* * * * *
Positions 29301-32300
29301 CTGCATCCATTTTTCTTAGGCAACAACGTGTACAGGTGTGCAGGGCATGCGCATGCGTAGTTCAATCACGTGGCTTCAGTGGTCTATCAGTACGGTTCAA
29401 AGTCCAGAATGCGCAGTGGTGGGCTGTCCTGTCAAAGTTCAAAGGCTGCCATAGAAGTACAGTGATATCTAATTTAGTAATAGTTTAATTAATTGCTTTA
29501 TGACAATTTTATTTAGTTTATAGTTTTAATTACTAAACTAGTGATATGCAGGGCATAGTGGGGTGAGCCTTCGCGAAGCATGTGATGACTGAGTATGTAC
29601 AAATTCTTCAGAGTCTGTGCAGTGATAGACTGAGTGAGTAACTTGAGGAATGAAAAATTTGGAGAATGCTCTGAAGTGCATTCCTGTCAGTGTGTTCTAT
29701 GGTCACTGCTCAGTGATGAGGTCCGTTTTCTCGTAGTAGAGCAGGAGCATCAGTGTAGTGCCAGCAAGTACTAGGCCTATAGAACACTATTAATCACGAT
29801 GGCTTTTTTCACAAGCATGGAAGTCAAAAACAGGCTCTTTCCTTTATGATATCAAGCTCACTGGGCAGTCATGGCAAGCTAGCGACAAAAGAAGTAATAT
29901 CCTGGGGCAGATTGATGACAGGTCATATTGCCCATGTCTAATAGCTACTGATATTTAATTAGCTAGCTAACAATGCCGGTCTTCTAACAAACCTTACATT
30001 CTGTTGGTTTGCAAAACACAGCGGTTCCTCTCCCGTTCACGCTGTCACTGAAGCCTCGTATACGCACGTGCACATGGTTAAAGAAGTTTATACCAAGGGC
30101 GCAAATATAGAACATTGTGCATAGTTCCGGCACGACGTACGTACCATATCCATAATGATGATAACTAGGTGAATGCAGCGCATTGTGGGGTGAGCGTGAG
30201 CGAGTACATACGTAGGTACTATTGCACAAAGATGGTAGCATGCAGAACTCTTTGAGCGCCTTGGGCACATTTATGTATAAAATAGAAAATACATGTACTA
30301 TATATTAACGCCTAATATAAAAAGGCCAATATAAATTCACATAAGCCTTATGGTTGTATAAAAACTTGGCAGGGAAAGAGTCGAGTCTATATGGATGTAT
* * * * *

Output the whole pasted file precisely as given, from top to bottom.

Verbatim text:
Positions 29301-32300
29301 CTGCATCCATTTTTCTTAGGCAACAACGTGTACAGGTGTGCAGGGCATGCGCATGCGTAGTTCAATCACGTGGCTTCAGTGGTCTATCAGTACGGTTCAA
29401 AGTCCAGAATGCGCAGTGGTGGGCTGTCCTGTCAAAGTTCAAAGGCTGCCATAGAAGTACAGTGATATCTAATTTAGTAATAGTTTAATTAATTGCTTTA
29501 TGACAATTTTATTTAGTTTATAGTTTTAATTACTAAACTAGTGATATGCAGGGCATAGTGGGGTGAGCCTTCGCGAAGCATGTGATGACTGAGTATGTAC
29601 AAATTCTTCAGAGTCTGTGCAGTGATAGACTGAGTGAGTAACTTGAGGAATGAAAAATTTGGAGAATGCTCTGAAGTGCATTCCTGTCAGTGTGTTCTAT
29701 GGTCACTGCTCAGTGATGAGGTCCGTTTTCTCGTAGTAGAGCAGGAGCATCAGTGTAGTGCCAGCAAGTACTAGGCCTATAGAACACTATTAATCACGAT
29801 GGCTTTTTTCACAAGCATGGAAGTCAAAAACAGGCTCTTTCCTTTATGATATCAAGCTCACTGGGCAGTCATGGCAAGCTAGCGACAAAAGAAGTAATAT
29901 CCTGGGGCAGATTGATGACAGGTCATATTGCCCATGTCTAATAGCTACTGATATTTAATTAGCTAGCTAACAATGCCGGTCTTCTAACAAACCTTACATT
30001 CTGTTGGTTTGCAAAACACAGCGGTTCCTCTCCCGTTCACGCTGTCACTGAAGCCTCGTATACGCACGTGCACATGGTTAAAGAAGTTTATACCAAGGGC
30101 GCAAATATAGAACATTGTGCATAGTTCCGGCACGACGTACGTACCATATCCATAATGATGATAACTAGGTGAATGCAGCGCATTGTGGGGTGAGCGTGAG
30201 CGAGTACATACGTAGGTACTATTGCACAAAGATGGTAGCATGCAGAACTCTTTGAGCGCCTTGGGCACATTTATGTATAAAATAGAAAATACATGTACTA
30301 TATATTAACGCCTAATATAAAAAGGCCAATATAAATTCACATAAGCCTTATGGTTGTATAAAAACTTGGCAGGGAAAGAGTCGAGTCTATATGGATGTAT